Archive for the ‘Labour’ Tag

Peter Mandelson: worse than my parents’ dinner party conversation

When I think of Second Life it makes me feel awkward – and not just because a parallel universe existing only on computer screens and in the minds of weird people is weird. But also because the people who talk about Second Life tend to be people like my parents, who have read about it in some Telegraph supplement and think it’s cool dinner party conversation.


I have never met a person with a Second Life avatar (and surely I’m in their catchment demographic?) but i know what an avatar is because of the broadsheet features that one cannot escape no matter how hard one tries. The divorce didn’t help much, but then they rarely do. And the fact that I have never met a person who plays (and I doubt this verb is the correct one) the game (ditto) yet my grandparents know about Second Life is the primary reason it makes me so uncomfortable.


Unsurprisingly, then, it was with trepidation that I read of Peter Mandelson’s new avatar. Apparently, repeatedly coming back from the dead (sorry, Brussels) isn’t enough. This Frankensteinian move comes as one of the many publicity stunts surrounding the launch of Labour’s blog, LabourList.org, on February 12th.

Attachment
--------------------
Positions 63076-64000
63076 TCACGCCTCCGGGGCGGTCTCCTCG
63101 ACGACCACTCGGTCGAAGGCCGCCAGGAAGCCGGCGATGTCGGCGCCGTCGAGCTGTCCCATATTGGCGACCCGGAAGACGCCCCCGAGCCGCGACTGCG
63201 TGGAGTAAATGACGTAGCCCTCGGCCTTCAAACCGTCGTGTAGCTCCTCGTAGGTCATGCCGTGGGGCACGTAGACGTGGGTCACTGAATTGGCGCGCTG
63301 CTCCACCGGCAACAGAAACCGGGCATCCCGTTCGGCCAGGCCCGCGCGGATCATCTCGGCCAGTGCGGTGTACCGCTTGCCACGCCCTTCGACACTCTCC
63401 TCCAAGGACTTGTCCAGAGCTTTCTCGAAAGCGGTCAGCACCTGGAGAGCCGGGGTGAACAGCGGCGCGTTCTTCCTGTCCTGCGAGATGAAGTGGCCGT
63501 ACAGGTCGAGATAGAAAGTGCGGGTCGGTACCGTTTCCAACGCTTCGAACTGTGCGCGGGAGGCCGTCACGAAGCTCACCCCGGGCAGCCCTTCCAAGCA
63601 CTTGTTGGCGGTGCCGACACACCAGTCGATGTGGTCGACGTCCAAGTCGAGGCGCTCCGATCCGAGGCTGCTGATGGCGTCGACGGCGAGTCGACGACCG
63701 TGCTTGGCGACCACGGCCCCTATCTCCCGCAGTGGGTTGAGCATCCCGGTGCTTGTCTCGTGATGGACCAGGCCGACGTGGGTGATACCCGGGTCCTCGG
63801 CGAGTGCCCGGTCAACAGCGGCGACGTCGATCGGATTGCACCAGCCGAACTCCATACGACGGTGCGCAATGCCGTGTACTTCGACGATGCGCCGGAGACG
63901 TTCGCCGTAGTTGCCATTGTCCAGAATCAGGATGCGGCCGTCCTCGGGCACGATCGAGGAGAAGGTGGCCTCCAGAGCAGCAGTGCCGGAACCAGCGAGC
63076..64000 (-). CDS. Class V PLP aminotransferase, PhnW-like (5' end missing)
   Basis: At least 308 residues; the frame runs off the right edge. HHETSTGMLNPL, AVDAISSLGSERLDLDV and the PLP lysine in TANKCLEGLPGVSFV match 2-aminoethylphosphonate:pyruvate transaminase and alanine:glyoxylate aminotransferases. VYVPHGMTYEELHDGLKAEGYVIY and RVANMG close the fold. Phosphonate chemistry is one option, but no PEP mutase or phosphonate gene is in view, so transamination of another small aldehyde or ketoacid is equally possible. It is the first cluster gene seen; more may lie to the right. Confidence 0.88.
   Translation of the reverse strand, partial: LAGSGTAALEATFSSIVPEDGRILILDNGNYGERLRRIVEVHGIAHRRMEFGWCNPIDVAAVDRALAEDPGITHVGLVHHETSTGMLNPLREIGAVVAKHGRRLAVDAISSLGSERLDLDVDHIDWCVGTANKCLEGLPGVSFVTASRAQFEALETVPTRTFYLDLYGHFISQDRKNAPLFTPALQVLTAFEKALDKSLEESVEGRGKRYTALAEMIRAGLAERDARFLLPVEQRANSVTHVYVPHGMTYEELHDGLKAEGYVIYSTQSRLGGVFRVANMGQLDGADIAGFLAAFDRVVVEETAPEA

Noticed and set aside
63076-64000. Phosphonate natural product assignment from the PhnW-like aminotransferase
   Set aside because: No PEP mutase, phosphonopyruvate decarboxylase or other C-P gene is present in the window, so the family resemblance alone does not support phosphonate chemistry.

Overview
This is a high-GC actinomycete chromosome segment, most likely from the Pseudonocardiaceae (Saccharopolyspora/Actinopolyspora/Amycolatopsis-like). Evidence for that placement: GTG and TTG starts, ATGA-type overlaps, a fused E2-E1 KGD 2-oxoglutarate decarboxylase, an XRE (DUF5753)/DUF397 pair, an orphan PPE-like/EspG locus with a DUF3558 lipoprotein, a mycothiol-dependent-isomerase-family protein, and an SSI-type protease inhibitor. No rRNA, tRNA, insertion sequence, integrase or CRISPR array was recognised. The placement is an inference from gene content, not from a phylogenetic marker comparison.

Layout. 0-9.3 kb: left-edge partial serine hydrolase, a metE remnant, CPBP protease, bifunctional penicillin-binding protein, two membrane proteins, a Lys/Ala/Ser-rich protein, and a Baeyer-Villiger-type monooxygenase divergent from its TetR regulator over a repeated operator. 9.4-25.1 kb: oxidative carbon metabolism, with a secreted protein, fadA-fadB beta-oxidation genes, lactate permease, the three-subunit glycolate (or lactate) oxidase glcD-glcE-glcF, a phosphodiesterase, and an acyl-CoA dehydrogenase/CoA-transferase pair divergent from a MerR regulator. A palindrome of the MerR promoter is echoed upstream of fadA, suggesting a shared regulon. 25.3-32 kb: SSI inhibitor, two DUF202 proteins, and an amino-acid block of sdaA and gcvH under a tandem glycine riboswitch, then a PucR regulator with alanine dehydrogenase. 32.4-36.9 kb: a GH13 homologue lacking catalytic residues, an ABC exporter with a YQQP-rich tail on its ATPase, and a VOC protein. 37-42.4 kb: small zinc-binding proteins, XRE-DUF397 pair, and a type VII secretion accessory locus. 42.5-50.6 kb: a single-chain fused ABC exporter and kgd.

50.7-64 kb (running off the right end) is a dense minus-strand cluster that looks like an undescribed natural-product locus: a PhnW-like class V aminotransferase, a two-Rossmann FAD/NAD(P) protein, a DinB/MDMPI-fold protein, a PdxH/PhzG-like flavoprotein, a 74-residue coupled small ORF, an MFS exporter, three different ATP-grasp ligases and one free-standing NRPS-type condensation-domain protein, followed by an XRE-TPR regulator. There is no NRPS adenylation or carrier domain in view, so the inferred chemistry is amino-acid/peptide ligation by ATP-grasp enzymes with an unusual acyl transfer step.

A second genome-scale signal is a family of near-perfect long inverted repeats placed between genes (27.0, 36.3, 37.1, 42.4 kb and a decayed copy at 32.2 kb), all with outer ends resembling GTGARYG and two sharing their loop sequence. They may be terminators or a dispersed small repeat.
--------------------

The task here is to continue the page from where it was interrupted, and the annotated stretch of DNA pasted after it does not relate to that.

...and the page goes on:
When  I was working as a parliamentary intern for the Labour party last summer all bar talk was of Obama’s great use of “that internet thing) (ok, so maybe not quite that bad. But close) and the party seemed desperate for a bit of that Facebookin’ action. But the reason Obama’s online campaign worked so well – and what those propping up the much loved House of Commons bar didn’t seem to grasp – was that he was young enough to actually know what Facebook was. Without having to turn to his grandchildren.


Labourlist.org may be a success – I hope it is, and don’t see why it shouldn’t be with some chuffing big names to its name. But the avatar is an infinite amount of steps too far. Mandelson has been reading too many broadsheet supplements, and although this leads to horrifying, but innocent, dinner party conversation in my parents, in Mandelson it leads to something much worse: a very worrying skin tone, and no respect from anyone under the age of 26.


Our Secretary of State for Business, apparently:

Try humming the intro to the Jaws theme as an amusing soundtrack to the image.

Try humming the Jaws theme as an amusing soundtrack to accompany your viewing.

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Bishops ununited: thank God their incest attempts will fail

Today I read that “Bishops attacks ‘scandal’ of debt”. And I assumed for about a second that the BBC was referring to me, my student loan, and my dreams of galloping into Natwest on my high horse armed with a machete.

But after that rather exciting second had passed, I realised the BBC was actually reporting on the number of Bishops (the Church of England variety, not my extended family) who have launched a damning attack on Labour’s record on debt and spending – and hell yes, papers loved the damning pun too.

Rowan without his guesstimated size nines.

Rowan without his guesstimated size nines.